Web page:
Pianoforte

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Status: Finished  |  Genre: Flash Fiction  |  House: Booksie Classic

Submitted: January 06, 2019

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Submitted: January 06, 2019

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Pianoforte

She’s crazy!”

She’s gone mad!”

Have you ever heard of such a lunatic idea?”

These comments and more echoed around Trisha’s ears. None of them understood the magnitude, the deepness of her desire to do this one thing. Even if it should mean the end to her piano.

It was something she simply HAD to do!

The closest to understanding was her own mother. “It’s such a waste, though, Trish. You should be in a concert hall somewhere. I know that you’re good enough and so do you.

I know why you want to do this but please, just think about it. It could be recorded, and then you could send that. At least that way you’ll know he’ll hear it.”

It’s symbolic,” she had said. “Whether he hears it or not, I can do it, and know that it is done.”

Trisha was not going to change her mind and, as she pointed out, the piano and the dress belonged to her. She should have the final say.

It took a lot of organisation. Taking a piano such as the one Trisa owned anywhere was no easy task, but to set it down on the beach, amongst the rocks was a real challenge. Timing was crucial for the position that she had insisted on was washed by the waves. The tide would need to be out, and to have been so for a while, otherwise those wooden legs were just going to sink.

And then there was getting it back, too. She’d not be able to play too long without risking losing her precious instrument to the sea.

It’s a risk I’m prepared to take,” Trisha had said. “He’s worth so much more than any instrument, no matter what it’s monetary value.” And amidst all the looks, the scorn, the comments of madness, Trisha had stuck to her plans.

She walked out to the piano bare-foot, oblivious to the pools of salt water that her dress dragged in. She did not care about it for Trisha knew that she would never wear it again. Even though the day was mild, she shivered with her back and her arms exposed to the elements. Even when she took her seat, began to tentatively stroke the keys with her finger-tips, there was still the remnants of a tremble.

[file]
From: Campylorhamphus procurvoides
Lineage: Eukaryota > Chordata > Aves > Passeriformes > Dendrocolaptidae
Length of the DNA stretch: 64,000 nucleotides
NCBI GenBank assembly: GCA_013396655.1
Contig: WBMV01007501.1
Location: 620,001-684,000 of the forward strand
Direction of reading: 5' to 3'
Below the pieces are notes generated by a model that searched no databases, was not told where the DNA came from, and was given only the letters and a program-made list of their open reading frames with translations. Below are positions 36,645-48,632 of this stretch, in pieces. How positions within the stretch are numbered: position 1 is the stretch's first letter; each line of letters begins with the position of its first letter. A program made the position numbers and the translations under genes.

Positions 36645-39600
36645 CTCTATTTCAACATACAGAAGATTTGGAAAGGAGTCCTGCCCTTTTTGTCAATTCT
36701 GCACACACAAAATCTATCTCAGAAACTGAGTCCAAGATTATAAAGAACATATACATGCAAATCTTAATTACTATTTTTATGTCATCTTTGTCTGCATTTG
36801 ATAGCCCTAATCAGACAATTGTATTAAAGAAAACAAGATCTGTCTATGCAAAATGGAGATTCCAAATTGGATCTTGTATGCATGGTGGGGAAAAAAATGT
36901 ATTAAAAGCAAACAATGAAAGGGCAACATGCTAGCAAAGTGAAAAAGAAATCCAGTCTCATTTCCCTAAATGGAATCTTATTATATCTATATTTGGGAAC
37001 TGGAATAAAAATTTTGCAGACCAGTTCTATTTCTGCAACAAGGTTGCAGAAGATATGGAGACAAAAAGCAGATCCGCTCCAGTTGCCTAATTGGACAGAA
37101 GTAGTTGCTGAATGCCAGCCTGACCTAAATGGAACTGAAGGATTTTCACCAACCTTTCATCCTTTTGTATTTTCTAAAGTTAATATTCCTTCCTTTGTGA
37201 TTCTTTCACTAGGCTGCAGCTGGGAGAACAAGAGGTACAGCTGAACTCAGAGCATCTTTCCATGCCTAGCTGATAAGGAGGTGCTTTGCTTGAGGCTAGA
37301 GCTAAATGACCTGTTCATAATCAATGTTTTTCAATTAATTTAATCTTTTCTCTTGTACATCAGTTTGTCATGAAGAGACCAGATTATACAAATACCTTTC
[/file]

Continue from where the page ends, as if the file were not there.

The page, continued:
Trisha shifted her position slightly, and then she began to play, the notes of the piano being picked up and lifted by the breeze. She poured herself in to it, playing out her emotions; love, hesitation, desertion, devastation. The music went soft, then loud, spiralling with her feelings. She followed no written notes but played out her heart.

For ages she played and drew quite an audience. She knew that he would not hear, all those many miles away, but still she let her music talk for her until finally the notes drifted to a halt.

The applause from the gathered crowd startled her. Trisha had not known that they were there, had felt herself to be alone. It was a private moment, intense, draining. She knew her tears had left her make-up streaked.

Someone held a jacket out to her and she took it, thankfully. She was now so very cold, so very drained. All she wanted to do was to lay down and cry herself into a long, possibly endless sleep.

People began to walk down to lift the piano from the sand, to take it to safer land well away from the sea’s reach, but Trisha looked up and said, “No. Leave it to the sea for I will never, ever play again.” She walked up the beach without once looking back at the piano she was sacrificing to the sea.


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